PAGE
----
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Archbishop of York to visit Bolton

Photo Credit: Jon Parker Lee

Tuesday 21st October 2014

The Archbishop of York will make a two-day visit to Manchester Diocese on 23 and 24 October 2014. On Thursday 23rd October he will see first-hand projects in Bolton that are meeting the social needs of the community in innovative ways.

The Archbishop will be accompanied on his visit by the Bishop of Manchester, Dr David Walker, and the Bishop of Bolton, Chris Edmondson.

The Archbishop of York Dr John Sentamu said: “Back in 2012, like many Bolton Wanderers supporters, I prayed for Fabrice Muamba’s recovery after his collapse on the football field.  It will be a real joy for me to visit the stadium and meet with the Chaplain there.  Praying is about coming to God with all of our hopes and fears, our dreams and our disappointments to offer them to God so that He can make a difference.  I’ll be praying throughout my visit for the people of Bolton, and the work carried out at the Hope Centre and BRASS for this community”.

Hope Centre

Hope Centre is the home of St Andrew’s Church and serves the Johnson Fold Estate which is largely made up of social housing with high unemployment. The Hope Centre was completely refurbished, at a cost of £443,000 and equipped to serve the needs of the surrounding community.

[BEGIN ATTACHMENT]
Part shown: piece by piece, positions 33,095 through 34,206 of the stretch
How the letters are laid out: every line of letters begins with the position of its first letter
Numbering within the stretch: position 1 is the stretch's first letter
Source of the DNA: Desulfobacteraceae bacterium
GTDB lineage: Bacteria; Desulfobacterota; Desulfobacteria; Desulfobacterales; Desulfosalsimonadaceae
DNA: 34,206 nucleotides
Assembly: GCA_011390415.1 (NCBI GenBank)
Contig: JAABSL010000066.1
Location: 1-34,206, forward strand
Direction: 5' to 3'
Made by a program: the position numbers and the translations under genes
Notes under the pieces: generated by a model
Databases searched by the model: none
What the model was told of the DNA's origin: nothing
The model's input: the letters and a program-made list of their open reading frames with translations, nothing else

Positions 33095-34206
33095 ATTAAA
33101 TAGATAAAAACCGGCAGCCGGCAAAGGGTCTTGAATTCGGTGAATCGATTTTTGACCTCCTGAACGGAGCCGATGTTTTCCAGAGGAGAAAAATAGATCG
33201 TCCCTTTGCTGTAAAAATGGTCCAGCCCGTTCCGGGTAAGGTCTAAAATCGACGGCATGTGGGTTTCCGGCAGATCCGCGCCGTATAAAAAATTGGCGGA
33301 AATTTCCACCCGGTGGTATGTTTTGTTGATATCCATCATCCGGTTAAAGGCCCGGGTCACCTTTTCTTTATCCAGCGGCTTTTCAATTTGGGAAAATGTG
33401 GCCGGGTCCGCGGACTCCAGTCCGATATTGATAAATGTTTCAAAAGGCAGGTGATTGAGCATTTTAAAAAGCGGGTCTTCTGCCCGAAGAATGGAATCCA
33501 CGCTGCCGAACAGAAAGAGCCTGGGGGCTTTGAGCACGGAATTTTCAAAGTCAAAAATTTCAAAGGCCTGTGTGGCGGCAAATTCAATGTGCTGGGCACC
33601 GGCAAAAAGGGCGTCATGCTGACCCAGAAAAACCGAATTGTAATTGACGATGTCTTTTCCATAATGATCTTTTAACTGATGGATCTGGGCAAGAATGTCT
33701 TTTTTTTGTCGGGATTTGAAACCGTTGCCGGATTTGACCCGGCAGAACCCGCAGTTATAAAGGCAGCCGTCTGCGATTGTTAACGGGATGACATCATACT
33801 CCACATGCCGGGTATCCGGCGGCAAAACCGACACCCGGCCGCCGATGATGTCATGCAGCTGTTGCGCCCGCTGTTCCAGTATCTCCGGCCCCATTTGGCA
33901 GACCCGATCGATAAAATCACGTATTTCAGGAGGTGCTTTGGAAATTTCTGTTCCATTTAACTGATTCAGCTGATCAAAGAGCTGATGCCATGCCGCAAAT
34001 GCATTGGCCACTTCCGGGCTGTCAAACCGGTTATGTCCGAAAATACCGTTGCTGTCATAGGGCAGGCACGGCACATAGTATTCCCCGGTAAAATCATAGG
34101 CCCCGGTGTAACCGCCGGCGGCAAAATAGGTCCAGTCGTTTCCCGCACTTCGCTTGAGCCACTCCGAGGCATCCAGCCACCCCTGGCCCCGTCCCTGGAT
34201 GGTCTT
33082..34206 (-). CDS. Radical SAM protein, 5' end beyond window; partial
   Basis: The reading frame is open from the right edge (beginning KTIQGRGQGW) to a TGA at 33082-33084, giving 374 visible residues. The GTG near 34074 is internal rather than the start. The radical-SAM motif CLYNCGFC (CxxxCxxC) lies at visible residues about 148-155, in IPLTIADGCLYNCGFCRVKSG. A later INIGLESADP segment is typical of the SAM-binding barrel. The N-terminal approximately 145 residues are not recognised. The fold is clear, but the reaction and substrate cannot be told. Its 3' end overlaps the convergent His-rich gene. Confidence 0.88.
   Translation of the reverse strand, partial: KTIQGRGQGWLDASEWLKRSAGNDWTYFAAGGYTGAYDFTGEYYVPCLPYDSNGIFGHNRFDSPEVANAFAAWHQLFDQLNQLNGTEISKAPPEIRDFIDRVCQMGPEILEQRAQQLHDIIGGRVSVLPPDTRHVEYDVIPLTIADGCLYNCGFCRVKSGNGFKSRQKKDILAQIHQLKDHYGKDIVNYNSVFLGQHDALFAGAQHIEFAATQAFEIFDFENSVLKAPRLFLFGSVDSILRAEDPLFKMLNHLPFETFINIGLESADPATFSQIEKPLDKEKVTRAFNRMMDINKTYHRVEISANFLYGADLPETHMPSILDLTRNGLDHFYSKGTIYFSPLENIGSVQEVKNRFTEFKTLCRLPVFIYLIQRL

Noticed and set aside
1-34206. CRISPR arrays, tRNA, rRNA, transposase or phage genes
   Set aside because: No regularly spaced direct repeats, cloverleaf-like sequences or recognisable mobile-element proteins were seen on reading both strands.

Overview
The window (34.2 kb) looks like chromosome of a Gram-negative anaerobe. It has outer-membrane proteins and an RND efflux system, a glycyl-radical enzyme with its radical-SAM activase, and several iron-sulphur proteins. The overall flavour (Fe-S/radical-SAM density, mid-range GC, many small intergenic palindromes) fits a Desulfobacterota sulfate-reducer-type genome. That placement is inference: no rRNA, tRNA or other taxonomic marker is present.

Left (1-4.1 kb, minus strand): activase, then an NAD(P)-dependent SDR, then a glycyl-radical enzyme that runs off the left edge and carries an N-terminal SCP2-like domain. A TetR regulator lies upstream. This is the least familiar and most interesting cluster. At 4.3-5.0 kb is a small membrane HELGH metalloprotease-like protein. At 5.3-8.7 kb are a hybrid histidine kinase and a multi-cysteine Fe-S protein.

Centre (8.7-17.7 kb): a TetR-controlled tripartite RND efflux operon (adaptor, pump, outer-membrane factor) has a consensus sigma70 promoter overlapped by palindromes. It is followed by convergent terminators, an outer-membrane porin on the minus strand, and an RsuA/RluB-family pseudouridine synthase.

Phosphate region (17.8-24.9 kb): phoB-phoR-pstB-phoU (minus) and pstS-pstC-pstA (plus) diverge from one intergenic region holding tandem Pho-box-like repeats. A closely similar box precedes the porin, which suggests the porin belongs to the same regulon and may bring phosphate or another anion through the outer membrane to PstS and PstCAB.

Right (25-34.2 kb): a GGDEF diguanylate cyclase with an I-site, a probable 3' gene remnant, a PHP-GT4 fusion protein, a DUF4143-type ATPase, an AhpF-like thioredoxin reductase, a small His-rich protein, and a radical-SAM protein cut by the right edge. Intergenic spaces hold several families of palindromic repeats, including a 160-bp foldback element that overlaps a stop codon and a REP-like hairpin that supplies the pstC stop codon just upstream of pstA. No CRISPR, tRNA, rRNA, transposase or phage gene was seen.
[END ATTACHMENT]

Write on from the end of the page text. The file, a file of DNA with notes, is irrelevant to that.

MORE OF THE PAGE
Alongside Sunday services and a monthly Messy Church, St Andrew’s opens its doors to the community on a Tuesday for R Place, with toddlers, lunch club and a discussion group and games. On Wednesdays it hosts a CAP Job Club, which runs alongside a CAP Centre in the parish. A range of community groups also use the Centre, as it is the only community space on the estate.

Bolton Wanderers

At 3pm the Archbishop will visit Bolton Wanderers. He will have a tour of the stadium and hear about the work of the chaplaincy and the engagement with the community through the Community Trust. He will meet Club Chaplain, Phil Mason, who was at the heart of the Club’s support for player Fabrice Muamba when he suffered a serious cardiac arrest during a game in March 2012.

The Archbishop will hear about plans for this year’s Carol Service in the stadium on Monday 8th December. A choir of 200 children from schools that work with the Community Trust will perform and there will be a drama based on the famous World War 1 football truce. The crowd of 1200 will sing the carol Silent Night which will be recorded for local radio to be broadcast on Christmas Day.

The Community Trust works with most disadvantaged in terms of health, disability, education and inclusion in the town. It recently supported Manchester’s diocesan links with Namibia by supplying football kit to children there.


The Archbishop will also visit BRASS at Great Lever Park Lodge. BRASS (Befriending Refugees and Asylum Seekers) is a secular organisation run by staff and volunteers from town centre churches and leaders of other faith communities. BRASS offers friendship and support, immigration advice, and practical help to people of any faith or no faith. It also offers English classes, workshops and a drop-in centre.





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